Even when a business is losing money, it's possible for shareholders to make money if they buy a good business at the right price. For example, although Amazon.com made losses for many years after listing, if you had bought and held the shares since 1999, you would have made a fortune. But while history lauds those rare successes, those that fail are often forgotten; who remembers Pets.com?
So, the natural question for Aethlon Medical (NASDAQ:AEMD) shareholders is whether they should be concerned by its rate of cash burn. In this article, we define cash burn as its annual (negative) free cash flow, which is the amount of money a company spends each year to fund its growth. The first step is to compare its cash burn with its cash reserves, to give us its 'cash runway'.
When Might Aethlon Medical Run Out Of Money?
You can calculate a company's cash runway by dividing the amount of cash it has by the rate at which it is spending that cash. In March 2020, Aethlon Medical had US$9.6m in cash, and was debt-free. Importantly, its cash burn was US$5.3m over the trailing twelve months. That means it had a cash runway of around 22 months as of March 2020. That's not too bad, but it's fair to say the end of the cash runway is in sight, unless cash burn reduces drastically. The image below shows how its cash balance has been changing over the last few years.
How Is Aethlon Medical's Cash Burn Changing Over Time?
In our view, Aethlon Medical doesn't yet produce significant amounts of operating revenue, since it reported just US$650k in the last twelve months. Therefore, for the purposes of this analysis we'll focus on how the cash burn is tracking. Over the last year its cash burn actually increased by 24%, which suggests that management are increasing investment in future growth, but not too quickly. However, the company's true cash runway will therefore be shorter than suggested above, if spending continues to increase. Clearly, however, the crucial factor is whether the company will grow its business going forward. So you might want to take a peek at how much the company is expected to grow in the next few years.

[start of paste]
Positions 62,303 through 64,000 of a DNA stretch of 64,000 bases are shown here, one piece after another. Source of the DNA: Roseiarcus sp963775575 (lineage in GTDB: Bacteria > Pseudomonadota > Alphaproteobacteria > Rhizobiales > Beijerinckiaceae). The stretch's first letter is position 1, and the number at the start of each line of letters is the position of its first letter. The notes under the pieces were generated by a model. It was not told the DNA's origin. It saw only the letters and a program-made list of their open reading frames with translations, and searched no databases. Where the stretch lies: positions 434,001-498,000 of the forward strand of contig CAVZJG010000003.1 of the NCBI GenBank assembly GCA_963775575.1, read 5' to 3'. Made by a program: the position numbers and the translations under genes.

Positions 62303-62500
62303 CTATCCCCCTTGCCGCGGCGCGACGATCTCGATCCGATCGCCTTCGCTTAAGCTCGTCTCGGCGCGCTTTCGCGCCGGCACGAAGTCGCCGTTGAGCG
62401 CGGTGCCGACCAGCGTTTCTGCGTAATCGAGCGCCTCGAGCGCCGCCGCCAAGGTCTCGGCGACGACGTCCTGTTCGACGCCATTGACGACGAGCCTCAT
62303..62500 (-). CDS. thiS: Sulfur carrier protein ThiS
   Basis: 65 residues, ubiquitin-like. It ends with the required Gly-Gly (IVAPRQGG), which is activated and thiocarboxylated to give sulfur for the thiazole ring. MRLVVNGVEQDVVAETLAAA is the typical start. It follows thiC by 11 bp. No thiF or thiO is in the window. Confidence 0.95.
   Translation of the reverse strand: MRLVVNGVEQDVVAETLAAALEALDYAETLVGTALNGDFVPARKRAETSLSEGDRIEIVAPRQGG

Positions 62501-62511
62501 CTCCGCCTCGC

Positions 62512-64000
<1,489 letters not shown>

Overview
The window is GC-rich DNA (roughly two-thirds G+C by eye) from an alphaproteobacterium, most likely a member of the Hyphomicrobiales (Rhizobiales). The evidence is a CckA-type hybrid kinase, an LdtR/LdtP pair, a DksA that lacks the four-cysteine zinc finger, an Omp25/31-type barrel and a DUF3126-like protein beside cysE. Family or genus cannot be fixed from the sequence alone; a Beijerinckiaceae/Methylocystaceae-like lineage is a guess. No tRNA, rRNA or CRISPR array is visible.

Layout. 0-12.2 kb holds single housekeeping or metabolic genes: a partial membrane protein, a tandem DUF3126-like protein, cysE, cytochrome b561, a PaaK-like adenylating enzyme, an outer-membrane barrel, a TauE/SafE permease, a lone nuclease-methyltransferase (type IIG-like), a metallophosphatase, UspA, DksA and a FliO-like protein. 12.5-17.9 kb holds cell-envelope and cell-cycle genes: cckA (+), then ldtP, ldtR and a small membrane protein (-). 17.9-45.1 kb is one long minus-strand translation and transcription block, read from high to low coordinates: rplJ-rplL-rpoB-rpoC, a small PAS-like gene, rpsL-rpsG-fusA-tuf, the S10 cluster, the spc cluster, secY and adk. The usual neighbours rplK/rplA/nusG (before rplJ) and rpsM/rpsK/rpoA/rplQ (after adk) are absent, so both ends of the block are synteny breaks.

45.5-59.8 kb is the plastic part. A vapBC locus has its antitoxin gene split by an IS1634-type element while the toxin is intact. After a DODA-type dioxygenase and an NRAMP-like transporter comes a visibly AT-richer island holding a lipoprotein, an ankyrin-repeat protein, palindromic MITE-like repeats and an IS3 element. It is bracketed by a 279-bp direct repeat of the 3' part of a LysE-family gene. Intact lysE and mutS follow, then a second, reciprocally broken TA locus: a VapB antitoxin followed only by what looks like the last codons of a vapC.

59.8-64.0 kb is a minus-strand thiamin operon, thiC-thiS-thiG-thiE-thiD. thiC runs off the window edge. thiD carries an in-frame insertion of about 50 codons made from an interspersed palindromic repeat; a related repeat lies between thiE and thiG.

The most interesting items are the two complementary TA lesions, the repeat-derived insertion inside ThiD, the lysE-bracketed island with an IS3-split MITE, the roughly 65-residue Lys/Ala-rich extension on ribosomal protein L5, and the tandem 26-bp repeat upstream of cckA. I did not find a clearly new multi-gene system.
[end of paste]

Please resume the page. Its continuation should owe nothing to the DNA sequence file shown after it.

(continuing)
How Hard Would It Be For Aethlon Medical To Raise More Cash For Growth?
Given its cash burn trajectory, Aethlon Medical shareholders may wish to consider how easily it could raise more cash, despite its solid cash runway. Generally speaking, a listed business can raise new cash through issuing shares or taking on debt. Many companies end up issuing new shares to fund future growth. By looking at a company's cash burn relative to its market capitalisation, we gain insight on how much shareholders would be diluted if the company needed to raise enough cash to cover another year's cash burn.
Aethlon Medical has a market capitalisation of US$24m and burnt through US$5.3m last year, which is 22% of the company's market value. That's not insignificant, and if the company had to sell enough shares to fund another year's growth at the current share price, you'd likely witness fairly costly dilution.
Is Aethlon Medical's Cash Burn A Worry?
Even though its increasing cash burn makes us a little nervous, we are compelled to mention that we thought Aethlon Medical's cash runway was relatively promising. Even though we don't think it has a problem with its cash burn, the analysis we've done in this article does suggest that shareholders should give some careful thought to the potential cost of raising more money in the future. On another note, Aethlon Medical has 5 warning signs (and 2 which make us uncomfortable) we think you should know about.
Of course Aethlon Medical may not be the best stock to buy. So you may wish to see this free collection of companies boasting high return on equity, or this list of stocks that insiders are buying.
This article by Simply Wall St is general in nature. It does not constitute a recommendation to buy or sell any stock, and does not take account of your objectives, or your financial situation. We aim to bring you long-term focused analysis driven by fundamental data. Note that our analysis may not factor in the latest price-sensitive company announcements or qualitative material. Simply Wall St has no position in any stocks mentioned.
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